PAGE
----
It’s difficult to be healthy when the world around you is not. Today, 85 percent of Americans live in metropolitan urban areas where transportation infrastructure, developed for the car, undermines their health.
With the Initiative for Health-Oriented Transportation (HOT), the Global Health Institute aims to improve community health by encouraging walking and bicycling. HOT promotes human and planetary health by advancing sustainable urban transportation design that makes active transportation more accessible and desirable for adults and children.
HOT will help identify which changes to the built environment have the most impact on active travel and health, giving transportation planners and policy makers the best possible evidence they need to design cities that support public health.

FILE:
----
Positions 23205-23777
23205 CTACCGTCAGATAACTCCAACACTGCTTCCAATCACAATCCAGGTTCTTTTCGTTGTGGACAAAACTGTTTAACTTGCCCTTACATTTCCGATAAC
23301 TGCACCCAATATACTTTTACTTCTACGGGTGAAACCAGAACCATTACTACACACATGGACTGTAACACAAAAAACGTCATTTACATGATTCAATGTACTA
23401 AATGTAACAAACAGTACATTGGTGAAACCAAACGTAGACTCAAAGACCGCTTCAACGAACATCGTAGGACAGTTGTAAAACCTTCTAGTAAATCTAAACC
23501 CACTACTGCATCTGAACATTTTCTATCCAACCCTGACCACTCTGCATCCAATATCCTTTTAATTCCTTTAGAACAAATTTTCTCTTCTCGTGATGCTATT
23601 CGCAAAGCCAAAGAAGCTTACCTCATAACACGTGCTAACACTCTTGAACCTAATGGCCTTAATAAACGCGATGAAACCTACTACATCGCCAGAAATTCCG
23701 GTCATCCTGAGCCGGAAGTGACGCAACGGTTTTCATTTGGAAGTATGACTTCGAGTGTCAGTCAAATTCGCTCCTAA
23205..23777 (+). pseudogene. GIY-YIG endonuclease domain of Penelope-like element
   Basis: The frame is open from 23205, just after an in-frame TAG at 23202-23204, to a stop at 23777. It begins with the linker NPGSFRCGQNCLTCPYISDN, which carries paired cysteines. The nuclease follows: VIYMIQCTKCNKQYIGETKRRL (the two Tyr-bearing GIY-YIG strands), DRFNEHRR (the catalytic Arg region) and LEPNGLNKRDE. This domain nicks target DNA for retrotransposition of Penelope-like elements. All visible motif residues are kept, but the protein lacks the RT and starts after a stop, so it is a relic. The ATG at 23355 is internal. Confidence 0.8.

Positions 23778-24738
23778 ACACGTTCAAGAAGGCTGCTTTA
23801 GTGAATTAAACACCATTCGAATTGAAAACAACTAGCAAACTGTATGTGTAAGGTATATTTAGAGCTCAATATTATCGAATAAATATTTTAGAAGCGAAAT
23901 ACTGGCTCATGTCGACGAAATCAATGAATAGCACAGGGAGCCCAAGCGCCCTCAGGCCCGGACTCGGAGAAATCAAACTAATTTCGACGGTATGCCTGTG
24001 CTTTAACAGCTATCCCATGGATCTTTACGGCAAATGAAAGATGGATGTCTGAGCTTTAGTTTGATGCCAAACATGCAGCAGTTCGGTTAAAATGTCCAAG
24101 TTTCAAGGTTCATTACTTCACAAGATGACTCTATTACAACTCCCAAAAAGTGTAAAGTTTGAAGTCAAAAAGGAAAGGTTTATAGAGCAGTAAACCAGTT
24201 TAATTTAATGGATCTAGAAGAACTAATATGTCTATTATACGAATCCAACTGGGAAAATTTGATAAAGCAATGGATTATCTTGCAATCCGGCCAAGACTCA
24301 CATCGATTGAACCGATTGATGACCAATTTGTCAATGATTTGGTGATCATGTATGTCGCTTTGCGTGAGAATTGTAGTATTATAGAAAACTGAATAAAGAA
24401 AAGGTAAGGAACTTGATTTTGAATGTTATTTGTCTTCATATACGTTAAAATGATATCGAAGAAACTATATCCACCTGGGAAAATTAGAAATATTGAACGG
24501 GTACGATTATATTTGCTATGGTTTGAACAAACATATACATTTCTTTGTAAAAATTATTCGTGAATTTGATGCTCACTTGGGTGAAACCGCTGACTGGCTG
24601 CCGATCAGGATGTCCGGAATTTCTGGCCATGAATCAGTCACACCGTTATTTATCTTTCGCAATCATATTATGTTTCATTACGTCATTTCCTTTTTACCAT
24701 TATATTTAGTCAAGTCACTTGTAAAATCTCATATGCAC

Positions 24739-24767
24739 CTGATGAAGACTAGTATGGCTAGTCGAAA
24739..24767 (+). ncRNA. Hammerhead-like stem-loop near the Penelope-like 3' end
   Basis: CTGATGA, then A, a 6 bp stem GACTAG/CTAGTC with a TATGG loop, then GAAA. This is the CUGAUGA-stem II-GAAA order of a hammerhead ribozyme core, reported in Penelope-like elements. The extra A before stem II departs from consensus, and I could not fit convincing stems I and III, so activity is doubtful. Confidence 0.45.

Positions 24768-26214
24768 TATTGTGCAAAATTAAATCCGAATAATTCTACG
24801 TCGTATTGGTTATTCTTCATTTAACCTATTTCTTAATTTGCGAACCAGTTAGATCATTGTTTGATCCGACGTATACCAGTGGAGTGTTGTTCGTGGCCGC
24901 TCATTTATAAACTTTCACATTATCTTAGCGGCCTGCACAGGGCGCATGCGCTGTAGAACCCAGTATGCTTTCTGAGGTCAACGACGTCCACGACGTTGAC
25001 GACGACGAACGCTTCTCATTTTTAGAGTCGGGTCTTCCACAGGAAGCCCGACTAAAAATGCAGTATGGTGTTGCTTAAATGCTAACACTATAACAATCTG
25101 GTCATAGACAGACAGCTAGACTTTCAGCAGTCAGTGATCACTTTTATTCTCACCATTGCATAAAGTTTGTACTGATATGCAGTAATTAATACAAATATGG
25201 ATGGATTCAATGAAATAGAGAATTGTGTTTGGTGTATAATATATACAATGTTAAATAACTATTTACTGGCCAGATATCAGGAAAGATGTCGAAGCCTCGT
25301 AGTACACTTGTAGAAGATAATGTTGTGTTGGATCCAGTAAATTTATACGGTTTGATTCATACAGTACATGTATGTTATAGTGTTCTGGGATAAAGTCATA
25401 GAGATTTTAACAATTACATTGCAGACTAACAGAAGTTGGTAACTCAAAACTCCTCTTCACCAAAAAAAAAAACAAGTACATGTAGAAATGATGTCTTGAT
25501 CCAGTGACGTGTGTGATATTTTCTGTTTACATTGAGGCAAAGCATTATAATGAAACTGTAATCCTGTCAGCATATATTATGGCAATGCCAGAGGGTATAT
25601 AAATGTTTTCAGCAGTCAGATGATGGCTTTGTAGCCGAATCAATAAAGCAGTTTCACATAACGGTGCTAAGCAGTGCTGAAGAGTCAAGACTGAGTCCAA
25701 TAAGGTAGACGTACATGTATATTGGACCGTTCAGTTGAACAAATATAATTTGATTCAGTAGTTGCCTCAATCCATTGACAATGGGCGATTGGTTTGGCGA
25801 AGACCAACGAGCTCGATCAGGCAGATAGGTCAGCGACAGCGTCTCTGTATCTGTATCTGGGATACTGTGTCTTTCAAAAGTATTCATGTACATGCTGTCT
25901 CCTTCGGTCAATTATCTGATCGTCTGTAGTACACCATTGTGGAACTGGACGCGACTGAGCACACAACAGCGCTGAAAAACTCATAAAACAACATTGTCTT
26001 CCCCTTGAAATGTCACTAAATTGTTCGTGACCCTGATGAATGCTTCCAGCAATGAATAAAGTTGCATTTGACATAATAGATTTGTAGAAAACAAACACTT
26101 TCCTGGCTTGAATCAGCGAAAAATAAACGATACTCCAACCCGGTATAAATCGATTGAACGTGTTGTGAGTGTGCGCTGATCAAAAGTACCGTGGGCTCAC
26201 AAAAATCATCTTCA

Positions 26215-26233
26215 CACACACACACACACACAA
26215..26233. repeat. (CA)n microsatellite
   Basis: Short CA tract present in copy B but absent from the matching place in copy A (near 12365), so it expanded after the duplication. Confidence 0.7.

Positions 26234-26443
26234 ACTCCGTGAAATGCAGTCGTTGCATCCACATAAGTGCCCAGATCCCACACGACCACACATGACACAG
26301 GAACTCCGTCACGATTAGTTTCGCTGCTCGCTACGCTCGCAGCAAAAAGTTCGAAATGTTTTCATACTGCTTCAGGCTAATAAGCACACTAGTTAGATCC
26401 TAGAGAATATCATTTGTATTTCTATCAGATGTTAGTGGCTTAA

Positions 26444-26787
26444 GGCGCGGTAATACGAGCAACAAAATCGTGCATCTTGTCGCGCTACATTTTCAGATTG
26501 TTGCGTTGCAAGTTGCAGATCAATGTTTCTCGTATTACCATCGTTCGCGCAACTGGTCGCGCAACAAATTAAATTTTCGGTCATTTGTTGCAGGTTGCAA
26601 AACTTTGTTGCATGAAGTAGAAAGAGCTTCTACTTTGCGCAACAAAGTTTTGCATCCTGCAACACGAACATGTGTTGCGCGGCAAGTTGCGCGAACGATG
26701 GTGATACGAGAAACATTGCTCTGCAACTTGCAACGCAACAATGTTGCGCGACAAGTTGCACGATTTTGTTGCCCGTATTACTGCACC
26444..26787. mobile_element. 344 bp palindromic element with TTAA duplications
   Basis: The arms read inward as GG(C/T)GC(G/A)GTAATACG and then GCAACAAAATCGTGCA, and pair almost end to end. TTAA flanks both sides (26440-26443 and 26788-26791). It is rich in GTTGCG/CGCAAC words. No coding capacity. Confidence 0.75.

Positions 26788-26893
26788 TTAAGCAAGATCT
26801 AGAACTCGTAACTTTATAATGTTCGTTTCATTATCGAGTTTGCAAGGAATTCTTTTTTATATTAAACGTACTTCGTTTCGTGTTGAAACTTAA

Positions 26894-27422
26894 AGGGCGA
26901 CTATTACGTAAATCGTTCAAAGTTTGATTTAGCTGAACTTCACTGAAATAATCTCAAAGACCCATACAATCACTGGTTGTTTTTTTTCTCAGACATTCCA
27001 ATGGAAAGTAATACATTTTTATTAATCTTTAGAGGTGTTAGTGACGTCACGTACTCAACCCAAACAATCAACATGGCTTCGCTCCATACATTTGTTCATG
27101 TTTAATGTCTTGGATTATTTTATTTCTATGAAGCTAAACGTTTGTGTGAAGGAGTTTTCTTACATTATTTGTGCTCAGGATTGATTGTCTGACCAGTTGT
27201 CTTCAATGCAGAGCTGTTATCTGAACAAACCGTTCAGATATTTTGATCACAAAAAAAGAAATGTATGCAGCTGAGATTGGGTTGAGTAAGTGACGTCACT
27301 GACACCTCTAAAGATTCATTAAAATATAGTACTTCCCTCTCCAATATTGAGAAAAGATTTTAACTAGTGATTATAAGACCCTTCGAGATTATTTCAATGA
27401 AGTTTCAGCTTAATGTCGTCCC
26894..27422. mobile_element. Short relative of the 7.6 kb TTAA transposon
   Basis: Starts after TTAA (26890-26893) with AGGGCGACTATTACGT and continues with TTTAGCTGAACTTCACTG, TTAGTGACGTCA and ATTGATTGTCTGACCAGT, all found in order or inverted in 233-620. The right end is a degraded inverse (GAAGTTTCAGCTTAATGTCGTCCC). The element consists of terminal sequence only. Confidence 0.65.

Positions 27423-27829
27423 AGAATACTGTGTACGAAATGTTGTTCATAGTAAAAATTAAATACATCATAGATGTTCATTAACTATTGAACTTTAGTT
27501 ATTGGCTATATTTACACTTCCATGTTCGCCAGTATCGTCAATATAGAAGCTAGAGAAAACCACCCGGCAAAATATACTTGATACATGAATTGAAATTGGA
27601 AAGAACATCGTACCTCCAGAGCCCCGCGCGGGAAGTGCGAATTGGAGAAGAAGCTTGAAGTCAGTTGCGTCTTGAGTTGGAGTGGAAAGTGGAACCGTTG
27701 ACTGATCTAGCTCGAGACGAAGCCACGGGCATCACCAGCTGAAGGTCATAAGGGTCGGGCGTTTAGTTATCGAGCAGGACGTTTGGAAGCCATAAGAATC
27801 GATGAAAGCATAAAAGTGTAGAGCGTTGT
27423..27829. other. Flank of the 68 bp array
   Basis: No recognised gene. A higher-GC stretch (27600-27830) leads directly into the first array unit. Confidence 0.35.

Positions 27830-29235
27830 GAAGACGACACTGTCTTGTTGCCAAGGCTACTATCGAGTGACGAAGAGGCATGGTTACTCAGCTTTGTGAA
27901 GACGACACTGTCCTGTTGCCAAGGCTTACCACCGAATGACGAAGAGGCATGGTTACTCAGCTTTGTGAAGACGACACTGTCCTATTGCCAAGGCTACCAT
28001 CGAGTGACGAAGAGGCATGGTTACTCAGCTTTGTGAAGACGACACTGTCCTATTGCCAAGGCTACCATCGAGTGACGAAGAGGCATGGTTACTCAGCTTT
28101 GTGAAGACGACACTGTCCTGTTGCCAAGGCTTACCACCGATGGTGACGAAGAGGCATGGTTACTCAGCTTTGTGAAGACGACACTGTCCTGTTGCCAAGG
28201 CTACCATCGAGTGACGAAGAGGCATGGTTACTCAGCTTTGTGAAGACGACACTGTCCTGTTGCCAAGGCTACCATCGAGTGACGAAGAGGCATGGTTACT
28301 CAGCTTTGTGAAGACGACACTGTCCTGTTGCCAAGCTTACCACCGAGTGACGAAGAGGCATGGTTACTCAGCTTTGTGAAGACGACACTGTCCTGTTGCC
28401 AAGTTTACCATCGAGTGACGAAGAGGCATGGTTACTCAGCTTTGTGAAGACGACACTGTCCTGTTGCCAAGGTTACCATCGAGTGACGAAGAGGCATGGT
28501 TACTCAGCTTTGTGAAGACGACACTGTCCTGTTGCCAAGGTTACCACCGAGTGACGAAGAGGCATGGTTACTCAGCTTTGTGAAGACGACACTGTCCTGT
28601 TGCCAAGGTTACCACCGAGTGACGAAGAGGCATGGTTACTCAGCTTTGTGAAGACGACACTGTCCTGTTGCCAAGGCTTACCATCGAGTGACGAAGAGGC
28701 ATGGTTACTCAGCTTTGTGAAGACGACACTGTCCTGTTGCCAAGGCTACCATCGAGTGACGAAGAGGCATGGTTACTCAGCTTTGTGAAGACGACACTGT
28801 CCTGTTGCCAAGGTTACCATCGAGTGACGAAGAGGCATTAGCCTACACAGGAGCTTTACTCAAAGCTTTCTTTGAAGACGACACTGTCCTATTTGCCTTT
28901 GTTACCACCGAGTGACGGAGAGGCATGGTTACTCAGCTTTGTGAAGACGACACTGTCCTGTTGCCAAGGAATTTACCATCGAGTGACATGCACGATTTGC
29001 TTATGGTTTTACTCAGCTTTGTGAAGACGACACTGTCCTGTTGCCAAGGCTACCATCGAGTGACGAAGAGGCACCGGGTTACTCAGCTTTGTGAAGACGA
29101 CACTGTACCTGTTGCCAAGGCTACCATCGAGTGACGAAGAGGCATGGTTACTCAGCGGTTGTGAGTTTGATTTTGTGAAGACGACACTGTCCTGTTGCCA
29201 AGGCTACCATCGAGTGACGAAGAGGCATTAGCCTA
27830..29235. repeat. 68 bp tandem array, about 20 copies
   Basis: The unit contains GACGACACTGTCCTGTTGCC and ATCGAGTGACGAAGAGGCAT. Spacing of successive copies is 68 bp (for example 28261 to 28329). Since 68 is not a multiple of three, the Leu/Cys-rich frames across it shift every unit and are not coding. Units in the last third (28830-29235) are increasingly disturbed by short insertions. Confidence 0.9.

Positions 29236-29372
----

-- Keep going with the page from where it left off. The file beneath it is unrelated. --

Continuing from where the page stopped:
Join us for the HOT Impact Seminars
May 11: 4:00 p.m., “Mitigating Vehicle Miles Traveled in Practice, Eric Sundquist, director, State Smart Transportation Initiative (SSTI). As the director of SSTI, Sundquist has organized a community of practice including leading DOT CEOs and sustainability directors. He has led several technical assistance efforts, including an industry-leading project to assess trip making in order to reduce single-occupancy vehicle demand, and a two-year hands-on review of transportation practice and policy in California. SSTI, jointly operated by the UW-Madison and Smart Growth America, promotes transportation practices that advance environmental sustainability and equitable economic development while maintaining high standards of governmental efficiency and transparency.
What We Do
- Create and maintain the Health-Oriented Transportation Model to examine the current and potential health benefits of active transportation.
- Partner in the global research program, Complex Urban Systems for Sustainability and Health (CUSSH), funded by the Wellcome Trust, with the aim to make cities healthier and more environmentally sustainable.
- Host monthly HOT Topic seminars to showcase university and community members who work at the intersection of transportation and health.